Writer: Brendan Cahill
Artist: John M. Burns
Brendan Cahill team up Silver Sable and Dominic Fortune under the fine art of legendary British illustrator John Burns. This second issue is as good as the first.
Burns' paints are mouthwatering and perfect for the comic book field. Every scene looks unique, realistic and animated. The key pitfall in painting comic books lies in the potential for stiffness and an over-reliance of posing that does not carry the story through a beginning, middle and end. Painting a cover is different than painting an entire comic book, and Burns shows you how its done.
His designs for the characters offer fans a fresh look that never the less falls within their history while at the same time bestows greater depth and dimension to their appearance. Burns' artwork is a conflagration of gunplay, martial arts, espionage snafus and surprising rescues as well as surprisingly natural expressions of body language.
Cahill gives Mr. Burns much with which to work. Clearly a student of the espionage genre, Cahill creates an Alias mission that blows up in the stars' faces. Inside the plot of spy versus spy--though none of the characters really are spies--Cahill provides distinctive voices and personalities that are fun to watch.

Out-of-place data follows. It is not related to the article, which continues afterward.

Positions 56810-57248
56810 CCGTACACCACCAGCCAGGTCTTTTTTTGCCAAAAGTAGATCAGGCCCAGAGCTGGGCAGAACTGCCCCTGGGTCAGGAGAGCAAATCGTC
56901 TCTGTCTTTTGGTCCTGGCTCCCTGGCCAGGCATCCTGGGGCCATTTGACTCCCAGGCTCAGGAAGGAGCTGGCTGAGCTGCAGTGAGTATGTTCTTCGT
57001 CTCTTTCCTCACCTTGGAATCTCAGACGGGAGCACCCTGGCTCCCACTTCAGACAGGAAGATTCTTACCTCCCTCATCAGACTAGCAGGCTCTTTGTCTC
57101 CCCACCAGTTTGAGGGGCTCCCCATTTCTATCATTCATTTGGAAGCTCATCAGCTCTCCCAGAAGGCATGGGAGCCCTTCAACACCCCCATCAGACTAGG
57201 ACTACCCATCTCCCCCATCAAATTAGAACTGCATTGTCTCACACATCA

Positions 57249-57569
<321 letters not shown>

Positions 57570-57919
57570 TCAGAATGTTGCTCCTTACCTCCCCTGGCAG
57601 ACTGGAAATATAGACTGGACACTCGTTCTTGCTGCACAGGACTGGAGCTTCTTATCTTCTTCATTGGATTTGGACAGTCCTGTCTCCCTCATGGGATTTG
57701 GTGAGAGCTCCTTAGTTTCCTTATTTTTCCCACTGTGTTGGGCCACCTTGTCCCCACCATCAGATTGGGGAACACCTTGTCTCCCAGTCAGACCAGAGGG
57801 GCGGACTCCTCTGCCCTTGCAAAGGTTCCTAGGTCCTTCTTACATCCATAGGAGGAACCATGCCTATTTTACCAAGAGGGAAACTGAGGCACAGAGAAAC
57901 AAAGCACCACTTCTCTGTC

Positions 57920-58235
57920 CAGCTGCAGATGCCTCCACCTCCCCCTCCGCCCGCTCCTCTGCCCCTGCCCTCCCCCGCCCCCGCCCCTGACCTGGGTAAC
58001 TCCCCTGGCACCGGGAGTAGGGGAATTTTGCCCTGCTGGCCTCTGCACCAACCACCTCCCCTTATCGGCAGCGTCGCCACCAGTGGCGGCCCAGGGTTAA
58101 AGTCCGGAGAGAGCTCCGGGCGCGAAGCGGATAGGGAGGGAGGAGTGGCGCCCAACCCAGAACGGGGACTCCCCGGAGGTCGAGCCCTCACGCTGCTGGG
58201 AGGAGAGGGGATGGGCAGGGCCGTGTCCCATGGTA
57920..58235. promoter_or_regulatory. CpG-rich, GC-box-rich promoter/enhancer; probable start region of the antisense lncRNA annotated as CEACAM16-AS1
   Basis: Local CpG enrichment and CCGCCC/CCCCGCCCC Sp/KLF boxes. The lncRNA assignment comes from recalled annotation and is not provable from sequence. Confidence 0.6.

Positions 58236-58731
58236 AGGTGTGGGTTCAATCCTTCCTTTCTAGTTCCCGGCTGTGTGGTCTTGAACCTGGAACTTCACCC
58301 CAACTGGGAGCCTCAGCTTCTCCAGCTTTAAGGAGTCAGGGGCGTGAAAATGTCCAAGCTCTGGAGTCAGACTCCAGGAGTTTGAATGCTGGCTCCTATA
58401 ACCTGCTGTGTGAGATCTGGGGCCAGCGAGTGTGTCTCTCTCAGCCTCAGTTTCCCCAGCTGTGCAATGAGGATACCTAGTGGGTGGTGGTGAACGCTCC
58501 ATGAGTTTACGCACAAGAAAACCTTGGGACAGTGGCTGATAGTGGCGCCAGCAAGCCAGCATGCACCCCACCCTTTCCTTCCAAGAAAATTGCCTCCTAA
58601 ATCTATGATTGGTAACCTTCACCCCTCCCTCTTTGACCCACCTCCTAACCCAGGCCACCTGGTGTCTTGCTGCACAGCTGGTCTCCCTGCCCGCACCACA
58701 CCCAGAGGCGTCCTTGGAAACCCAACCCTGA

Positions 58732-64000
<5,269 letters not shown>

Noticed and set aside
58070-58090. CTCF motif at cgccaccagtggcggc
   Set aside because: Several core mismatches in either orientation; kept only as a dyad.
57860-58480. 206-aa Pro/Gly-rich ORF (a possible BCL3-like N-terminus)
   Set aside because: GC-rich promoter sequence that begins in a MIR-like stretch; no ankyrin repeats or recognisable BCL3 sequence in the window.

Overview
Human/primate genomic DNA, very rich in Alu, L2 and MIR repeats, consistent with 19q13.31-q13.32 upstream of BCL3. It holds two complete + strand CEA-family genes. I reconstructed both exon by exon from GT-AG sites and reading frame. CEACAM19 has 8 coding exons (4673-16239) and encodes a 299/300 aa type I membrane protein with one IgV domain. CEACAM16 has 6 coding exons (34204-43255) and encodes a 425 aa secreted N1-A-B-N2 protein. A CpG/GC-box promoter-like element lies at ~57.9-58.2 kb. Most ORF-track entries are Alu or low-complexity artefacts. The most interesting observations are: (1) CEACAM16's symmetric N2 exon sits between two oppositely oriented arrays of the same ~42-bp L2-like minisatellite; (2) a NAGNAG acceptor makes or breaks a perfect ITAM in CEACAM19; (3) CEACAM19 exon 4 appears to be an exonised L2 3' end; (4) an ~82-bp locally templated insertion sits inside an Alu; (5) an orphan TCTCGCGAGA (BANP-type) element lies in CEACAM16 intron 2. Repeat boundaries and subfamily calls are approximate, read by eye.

Sable and Fortune received very little hype, but it far outclasses in terms of art and story the average book of its type as well as quite a number of comic books on the rack that require convoluted story telling and hammy, unnatural or just bad artwork. This is the real stuff. Sable and Fortune are the Modesty Blaise and Willie Garvin of an alternate universe.
What did you think of this book?
Have your say at the Line of Fire Forum!